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Dead Man’s Bones

Dead Man’s Bones


Dead Man’s Bones

A musical outlet for quirky leading man Ryan Gosling and his slightly more civilian BFF Zach Shields, Dead Man’s Bones was destined from the beginning to draw comparisons to actors-turned-singers Scarlett Johansson and Zooey Deschanel. Thankfully, the likenesses end at SAG membership. Listening to Dead Man’s Bones, it’s easy to forget this is the same guy from The Notebook who cried, “It wasn’t over; it still isn’t over!” before lunging into a full-on tongue swap with co-star-cum-girlfriend-cum-ex-girlfriend Rachel McAdams. In fact, this album is far more likely to inspire wistful cemetery visits than raunchy celebrity-themed fantasies.


Part of its eeriness comes from the duo’s musical amateurism. This is not a clean-sounding record; it’s littered with old-house sounds and filled with delightfully sloppy reverb. The tempos are fluid (apparently the band eschewed the use of a metronome) and the playing is methodically incorrect (Gosling and Shields elected to play all instruments themselves, even those on which they had no training; PJ Harvey much?). But the sounds that spring from these musical experiments form a unique textural canvas over which the songs (which, with names like “Werewolf Head” and “My Body’s a Zombie for You,” might otherwise come across as cartoon-like) self-assemble into airy apparitions.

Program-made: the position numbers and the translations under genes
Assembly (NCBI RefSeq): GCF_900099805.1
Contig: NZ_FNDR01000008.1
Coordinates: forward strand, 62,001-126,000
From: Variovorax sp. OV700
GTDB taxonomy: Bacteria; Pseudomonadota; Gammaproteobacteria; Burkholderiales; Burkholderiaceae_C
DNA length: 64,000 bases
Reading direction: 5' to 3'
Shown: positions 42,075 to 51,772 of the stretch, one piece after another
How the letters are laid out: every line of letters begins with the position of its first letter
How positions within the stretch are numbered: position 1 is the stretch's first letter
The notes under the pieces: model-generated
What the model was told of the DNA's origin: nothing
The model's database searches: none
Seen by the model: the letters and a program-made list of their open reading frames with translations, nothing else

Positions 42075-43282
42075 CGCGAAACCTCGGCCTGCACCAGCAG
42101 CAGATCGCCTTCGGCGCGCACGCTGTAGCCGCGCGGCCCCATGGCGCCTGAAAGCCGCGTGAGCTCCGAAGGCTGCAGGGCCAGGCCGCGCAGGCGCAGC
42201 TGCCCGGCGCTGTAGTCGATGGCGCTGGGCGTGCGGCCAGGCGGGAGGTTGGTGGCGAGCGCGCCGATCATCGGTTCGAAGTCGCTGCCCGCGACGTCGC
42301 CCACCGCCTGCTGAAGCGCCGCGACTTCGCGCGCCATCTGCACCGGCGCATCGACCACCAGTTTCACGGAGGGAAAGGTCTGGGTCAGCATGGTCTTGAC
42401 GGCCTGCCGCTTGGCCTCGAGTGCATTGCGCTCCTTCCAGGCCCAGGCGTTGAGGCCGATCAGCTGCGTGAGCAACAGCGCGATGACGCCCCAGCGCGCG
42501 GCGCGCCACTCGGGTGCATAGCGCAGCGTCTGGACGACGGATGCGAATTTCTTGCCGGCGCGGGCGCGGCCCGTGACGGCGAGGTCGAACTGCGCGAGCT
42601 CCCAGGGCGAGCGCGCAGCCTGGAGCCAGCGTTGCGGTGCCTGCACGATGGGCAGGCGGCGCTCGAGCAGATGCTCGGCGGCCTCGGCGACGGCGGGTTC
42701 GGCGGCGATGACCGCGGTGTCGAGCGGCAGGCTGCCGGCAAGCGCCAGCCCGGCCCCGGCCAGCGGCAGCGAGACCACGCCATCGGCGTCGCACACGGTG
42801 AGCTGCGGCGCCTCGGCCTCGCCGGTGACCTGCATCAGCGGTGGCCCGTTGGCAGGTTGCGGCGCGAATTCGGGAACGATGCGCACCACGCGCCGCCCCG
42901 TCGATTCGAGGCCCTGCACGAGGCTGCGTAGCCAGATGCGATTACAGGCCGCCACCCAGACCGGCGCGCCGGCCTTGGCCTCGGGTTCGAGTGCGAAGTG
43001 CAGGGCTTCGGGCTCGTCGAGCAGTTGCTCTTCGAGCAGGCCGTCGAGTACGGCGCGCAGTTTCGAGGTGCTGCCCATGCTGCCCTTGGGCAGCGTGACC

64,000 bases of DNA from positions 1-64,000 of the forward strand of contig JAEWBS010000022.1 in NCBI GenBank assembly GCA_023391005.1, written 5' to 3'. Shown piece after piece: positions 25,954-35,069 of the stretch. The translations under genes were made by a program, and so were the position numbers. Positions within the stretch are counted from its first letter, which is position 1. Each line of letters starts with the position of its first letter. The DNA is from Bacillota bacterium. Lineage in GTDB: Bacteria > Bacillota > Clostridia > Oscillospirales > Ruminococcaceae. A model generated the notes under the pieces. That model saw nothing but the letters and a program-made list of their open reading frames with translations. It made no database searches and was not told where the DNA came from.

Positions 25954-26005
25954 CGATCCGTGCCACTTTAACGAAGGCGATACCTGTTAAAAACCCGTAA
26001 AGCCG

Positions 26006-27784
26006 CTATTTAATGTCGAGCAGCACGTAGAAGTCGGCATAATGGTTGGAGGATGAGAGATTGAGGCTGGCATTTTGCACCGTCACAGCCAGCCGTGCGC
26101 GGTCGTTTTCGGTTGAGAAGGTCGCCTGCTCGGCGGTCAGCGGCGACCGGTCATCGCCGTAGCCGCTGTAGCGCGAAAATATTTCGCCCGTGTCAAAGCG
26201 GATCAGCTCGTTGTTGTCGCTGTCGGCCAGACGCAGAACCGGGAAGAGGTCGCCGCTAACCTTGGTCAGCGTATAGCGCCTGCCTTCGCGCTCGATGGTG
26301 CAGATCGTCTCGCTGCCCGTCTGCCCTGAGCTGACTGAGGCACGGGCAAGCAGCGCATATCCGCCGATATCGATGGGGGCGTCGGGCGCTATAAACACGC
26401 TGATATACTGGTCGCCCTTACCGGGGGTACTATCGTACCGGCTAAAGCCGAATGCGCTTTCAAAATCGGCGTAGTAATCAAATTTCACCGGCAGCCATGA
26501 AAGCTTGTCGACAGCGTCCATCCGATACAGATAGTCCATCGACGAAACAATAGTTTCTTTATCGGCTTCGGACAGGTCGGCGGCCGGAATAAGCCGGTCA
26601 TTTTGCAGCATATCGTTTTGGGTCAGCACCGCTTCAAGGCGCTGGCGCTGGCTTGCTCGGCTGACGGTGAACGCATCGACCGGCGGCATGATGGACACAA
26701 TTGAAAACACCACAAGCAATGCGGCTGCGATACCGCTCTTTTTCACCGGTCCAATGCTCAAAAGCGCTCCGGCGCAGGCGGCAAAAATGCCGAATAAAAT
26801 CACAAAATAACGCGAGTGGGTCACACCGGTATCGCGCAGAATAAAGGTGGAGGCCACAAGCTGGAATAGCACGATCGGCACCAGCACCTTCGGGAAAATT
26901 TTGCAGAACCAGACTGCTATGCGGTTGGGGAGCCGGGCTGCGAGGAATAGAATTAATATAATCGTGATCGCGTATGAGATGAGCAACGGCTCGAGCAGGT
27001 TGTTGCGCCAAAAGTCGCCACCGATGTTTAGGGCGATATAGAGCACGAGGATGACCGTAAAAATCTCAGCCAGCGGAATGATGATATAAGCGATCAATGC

Despite the album’s theme of long-gone love from beyond the grave, Dead Man’s Bones is an obvious product (or poltergeist, if you prefer) of this decade. It’s got the spaciousness and spookiness of Grizzly Bear’s Yellow House, the complex instrumentation of early Arcade Fire, and a prominently featured children’s choir, à la this month’s Where The Wild Things Are soundtrack. Considering how weird and fun large groups of singing children sound, it’s easy to imagine how the band translates album tracks into their complicated and theatrical live performances (for which the music was originally written). But even without a stage counterpart, Dead Man’s Bones evokes all the right images of a haunted October, and with such sensitivity and sincerity, it’s rarely kitschy and never inappropriate.